Granada and its rich history
In terms of population, Granada is the 17th city of Spain, but one of the best known.
Granada and Alhambra
Alhambra, the huge Moorish palace, is probably Spain’s most famous monument. The city has great cultural wealth, with influences from the Moors, Jews and Catholics. People interested in different cultures, museums and churches can indulge themselves here. Lovers of flamenco, southern Spanish (gipsy) dance, will also get their money’s worth: many great flamenco dancers used to train in the Albaicín district.
The area where Granada is located was inhabited early by successively Iberian peoples, Phoenicians, Greeks and Carthaginians. Moreover, about 15 kilometres from the city was a Roman settlement from the year 193 BC. This Roman settlement, Iliberris, later became as Elvira the capital of a province within the caliphate of Córdoba. North of Elvira, a Jewish village was founded called Gárnata al-yahud (Granada of the Jews).
Zawi ibn Ziri
In the 11th century AD, the Caliphate of Córdoba disintegrated, and the region came into the hands of the Berber monarch Zawi ibn Ziri. He founded his emirate, with Elvira as its capital. However, Elvira was vulnerable to attack as it was in a low-lying area. Zawi ibn Ziri, therefore, decided to make the Jewish hamlet of Granada the capital. In just a short time, the village grew into one of the most important cities in Spain. Under the power of Zawi ibn Ziri and his descendants, many of the current monuments and great neighbourhoods, including Albaicín, were created.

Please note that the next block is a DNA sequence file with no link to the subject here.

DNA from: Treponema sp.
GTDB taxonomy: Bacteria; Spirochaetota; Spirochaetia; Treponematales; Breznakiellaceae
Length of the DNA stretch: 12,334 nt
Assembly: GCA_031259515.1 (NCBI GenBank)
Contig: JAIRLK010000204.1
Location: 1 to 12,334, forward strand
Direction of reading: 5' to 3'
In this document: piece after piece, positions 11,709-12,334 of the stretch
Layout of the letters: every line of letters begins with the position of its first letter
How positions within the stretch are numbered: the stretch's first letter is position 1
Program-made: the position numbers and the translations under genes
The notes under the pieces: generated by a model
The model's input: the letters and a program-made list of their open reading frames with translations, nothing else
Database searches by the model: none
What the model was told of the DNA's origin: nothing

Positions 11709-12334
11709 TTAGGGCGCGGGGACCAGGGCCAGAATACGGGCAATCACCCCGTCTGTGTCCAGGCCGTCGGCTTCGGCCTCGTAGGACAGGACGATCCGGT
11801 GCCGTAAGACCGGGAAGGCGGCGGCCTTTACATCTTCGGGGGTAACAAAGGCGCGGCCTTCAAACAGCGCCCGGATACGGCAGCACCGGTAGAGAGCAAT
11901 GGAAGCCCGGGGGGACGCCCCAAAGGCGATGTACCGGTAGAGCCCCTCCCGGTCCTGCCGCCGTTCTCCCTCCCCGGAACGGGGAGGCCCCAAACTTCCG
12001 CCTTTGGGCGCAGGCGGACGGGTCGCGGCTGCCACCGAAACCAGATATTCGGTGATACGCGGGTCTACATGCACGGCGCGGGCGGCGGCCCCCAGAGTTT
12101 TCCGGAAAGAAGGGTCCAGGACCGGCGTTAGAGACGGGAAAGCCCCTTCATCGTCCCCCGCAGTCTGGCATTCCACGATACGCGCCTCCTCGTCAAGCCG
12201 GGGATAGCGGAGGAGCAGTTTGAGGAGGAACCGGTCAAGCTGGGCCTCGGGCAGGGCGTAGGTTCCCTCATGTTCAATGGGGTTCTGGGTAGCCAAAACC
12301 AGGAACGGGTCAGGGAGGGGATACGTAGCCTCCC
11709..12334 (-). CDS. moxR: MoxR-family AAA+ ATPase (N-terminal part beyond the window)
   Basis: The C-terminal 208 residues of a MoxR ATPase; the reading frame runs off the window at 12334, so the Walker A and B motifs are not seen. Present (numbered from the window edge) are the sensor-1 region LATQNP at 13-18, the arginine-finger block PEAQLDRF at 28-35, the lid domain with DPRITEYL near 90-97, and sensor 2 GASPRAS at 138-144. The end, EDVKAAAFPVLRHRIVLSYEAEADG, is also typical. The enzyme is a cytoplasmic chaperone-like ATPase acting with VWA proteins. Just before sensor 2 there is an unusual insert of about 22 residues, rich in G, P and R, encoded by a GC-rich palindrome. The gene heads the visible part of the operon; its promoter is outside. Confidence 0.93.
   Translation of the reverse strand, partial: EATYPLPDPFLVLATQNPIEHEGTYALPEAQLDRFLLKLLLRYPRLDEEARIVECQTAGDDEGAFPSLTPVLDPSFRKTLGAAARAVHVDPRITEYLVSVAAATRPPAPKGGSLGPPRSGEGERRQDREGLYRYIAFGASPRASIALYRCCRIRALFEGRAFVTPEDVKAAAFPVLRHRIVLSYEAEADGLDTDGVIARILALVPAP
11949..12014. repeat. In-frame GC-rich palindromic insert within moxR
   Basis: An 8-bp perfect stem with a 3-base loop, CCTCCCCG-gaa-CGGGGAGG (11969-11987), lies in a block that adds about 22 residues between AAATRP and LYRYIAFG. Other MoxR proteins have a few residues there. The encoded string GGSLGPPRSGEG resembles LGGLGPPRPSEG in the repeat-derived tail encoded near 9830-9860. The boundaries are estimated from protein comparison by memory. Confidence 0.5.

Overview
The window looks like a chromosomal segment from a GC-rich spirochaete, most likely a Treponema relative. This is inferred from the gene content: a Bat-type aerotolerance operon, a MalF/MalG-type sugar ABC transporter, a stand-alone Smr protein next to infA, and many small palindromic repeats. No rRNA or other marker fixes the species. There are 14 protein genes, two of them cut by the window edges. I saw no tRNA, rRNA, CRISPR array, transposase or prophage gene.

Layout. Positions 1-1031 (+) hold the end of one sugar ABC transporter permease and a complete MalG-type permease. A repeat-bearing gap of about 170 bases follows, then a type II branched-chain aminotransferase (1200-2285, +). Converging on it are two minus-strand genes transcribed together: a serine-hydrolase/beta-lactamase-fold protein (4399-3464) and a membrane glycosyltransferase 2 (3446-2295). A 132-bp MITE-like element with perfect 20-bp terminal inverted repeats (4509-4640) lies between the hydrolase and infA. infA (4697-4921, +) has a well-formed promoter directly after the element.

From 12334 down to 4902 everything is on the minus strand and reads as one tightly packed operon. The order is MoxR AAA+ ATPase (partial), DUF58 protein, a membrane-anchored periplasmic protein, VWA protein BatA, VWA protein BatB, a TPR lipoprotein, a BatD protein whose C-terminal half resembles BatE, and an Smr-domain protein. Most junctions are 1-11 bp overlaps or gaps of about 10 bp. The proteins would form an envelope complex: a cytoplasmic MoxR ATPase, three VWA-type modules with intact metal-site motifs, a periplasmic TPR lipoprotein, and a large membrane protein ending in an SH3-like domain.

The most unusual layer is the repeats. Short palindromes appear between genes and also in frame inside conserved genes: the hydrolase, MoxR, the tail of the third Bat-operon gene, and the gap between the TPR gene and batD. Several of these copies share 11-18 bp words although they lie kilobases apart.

A time of wars followed. Within the independent Muslim empire, hatred for the Jews who also lived in the city grew, until a massive murder occurred in 1066 and the Muslims destroyed much of the Jewish quarter. Only when the caliphate was taken over by the Almoravids did peace calm down. In 1232 the area became a kingdom again, under the leadership of Alhamar. Alhamar, who was officially called Mohammed I ibn Nasr, thus became the first Sultan of Granada. He built the Alhambra as a fortress for the Moorish rulers. The palace is the largest Muslim building in Spain and is a UNESCO World Heritage Site.
After 20 different Sultans, the Spanish Inquisition brought Islamic rule to an end in 1492. Muslims and Jews had to convert to Catholicism, and Spanish supplanted Arabic as the medium of instruction. Catholic churches replaced all mosques. Demolishing parts of the Alhambra to make way for a Renaissance palace in the middle of the fort. Granada has long been one of the wealthiest cities in Europe, with Albaicín as its central district. The nobility lived here, and the university is still here. The first Catholic royal couple, Ferdinand II of Aragon and Isabella of Castile, is buried in Granada Cathedral, which is also a UNESCO World Heritage Site.